The immediate and long-term impact of any disaster, man-made or natural, is hard to quantify. Media coverage highlights the immediate aftermath as people and businesses directly affected by the event deal with their new reality. But after the journalists go home, recovery efforts remain.

The App aims to assist rescue team from miles away on the ground to make a difference. Besides that, the App helps victims to ease the communication and logistics breakdowns that happen during disasters.

What it does

(1) The first part is a text message communication tool in case the network is too bad to use, or the network system is totally down and for people who don't even have smartphones. For example, by using the tool, victims can request route to a safe place and retrieve navigation. And they can post their request to public twitter just by a single text.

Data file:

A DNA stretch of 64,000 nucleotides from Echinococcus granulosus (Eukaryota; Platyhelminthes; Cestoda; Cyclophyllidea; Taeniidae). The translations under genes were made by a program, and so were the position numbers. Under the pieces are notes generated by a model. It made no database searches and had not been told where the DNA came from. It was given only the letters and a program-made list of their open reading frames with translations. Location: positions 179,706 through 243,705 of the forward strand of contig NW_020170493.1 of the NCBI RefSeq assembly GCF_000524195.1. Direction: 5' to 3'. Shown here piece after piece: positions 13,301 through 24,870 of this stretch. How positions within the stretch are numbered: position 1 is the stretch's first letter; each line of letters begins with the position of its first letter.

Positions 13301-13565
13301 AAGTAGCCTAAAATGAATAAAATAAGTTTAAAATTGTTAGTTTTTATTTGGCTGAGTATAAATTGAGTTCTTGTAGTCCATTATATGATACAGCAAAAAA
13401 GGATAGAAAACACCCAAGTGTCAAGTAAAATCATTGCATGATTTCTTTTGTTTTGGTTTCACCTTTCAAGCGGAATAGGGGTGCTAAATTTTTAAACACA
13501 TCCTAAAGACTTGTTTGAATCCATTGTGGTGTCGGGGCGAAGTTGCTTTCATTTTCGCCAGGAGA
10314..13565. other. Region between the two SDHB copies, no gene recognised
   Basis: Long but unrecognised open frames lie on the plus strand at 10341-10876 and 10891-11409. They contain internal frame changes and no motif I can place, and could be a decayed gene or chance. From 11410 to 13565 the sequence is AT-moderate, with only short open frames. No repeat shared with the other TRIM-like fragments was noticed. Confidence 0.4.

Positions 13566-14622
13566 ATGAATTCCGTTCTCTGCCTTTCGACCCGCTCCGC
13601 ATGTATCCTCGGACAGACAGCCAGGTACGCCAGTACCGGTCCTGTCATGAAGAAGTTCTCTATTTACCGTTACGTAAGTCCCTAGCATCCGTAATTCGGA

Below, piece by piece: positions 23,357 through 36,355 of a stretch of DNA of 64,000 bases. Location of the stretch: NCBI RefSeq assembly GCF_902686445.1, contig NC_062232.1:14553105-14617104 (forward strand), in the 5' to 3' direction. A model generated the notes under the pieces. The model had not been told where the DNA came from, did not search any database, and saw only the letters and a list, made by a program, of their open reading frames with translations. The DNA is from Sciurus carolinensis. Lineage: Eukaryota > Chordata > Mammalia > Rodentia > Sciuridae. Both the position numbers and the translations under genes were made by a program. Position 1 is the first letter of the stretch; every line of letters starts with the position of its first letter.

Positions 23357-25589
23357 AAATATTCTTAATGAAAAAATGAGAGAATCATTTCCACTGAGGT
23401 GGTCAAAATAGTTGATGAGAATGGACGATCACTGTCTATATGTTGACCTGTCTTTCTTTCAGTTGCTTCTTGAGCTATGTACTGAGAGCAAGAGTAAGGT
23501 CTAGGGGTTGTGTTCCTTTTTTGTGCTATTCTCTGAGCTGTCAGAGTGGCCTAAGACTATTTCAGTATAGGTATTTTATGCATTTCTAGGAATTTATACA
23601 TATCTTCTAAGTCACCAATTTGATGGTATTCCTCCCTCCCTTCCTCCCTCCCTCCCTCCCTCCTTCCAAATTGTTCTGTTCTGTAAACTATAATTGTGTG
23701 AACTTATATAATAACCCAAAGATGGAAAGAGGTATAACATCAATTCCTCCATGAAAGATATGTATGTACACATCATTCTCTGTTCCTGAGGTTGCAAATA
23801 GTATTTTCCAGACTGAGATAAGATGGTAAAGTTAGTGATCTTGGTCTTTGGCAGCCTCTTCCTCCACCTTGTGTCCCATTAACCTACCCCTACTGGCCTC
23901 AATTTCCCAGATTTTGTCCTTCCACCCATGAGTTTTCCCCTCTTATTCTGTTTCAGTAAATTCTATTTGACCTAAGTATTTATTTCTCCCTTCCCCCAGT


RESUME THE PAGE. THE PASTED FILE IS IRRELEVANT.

(2) For the second part, we aim at big data virtualization to coordinate damage assessment and relocation efforts. Through data shown on the App, it’s easy to determine where medical staff is most urgently needed, or where and what support teams and supplies are needed most. For recurring disasters (such as in areas prone to wildfires or hurricanes), pull from previous recovery data to refine current recovery activities. In addition, we plan to create real-time maps that identify what is happening in the affected area. It could be used to identify where grassroots support is available, and which areas need formalized help.

How I will built it

(1) Text Message Communication Coordination To achieve those functions, we would utilize Microsoft bing Map API, Twitter Fabric API, Twilio and IBM Bluemix to implement the client system.

(2) Headquarter Resource Coordination and Damage Assessment The cloud service and tools we will utilize are Cognitive Insights, Watson Personality Insights, Tradeoff Analytics in IBM Bluemix.

Challenges I ran into

Accomplishments that I'm proud of

What I learned

What's next for realtime disaster response

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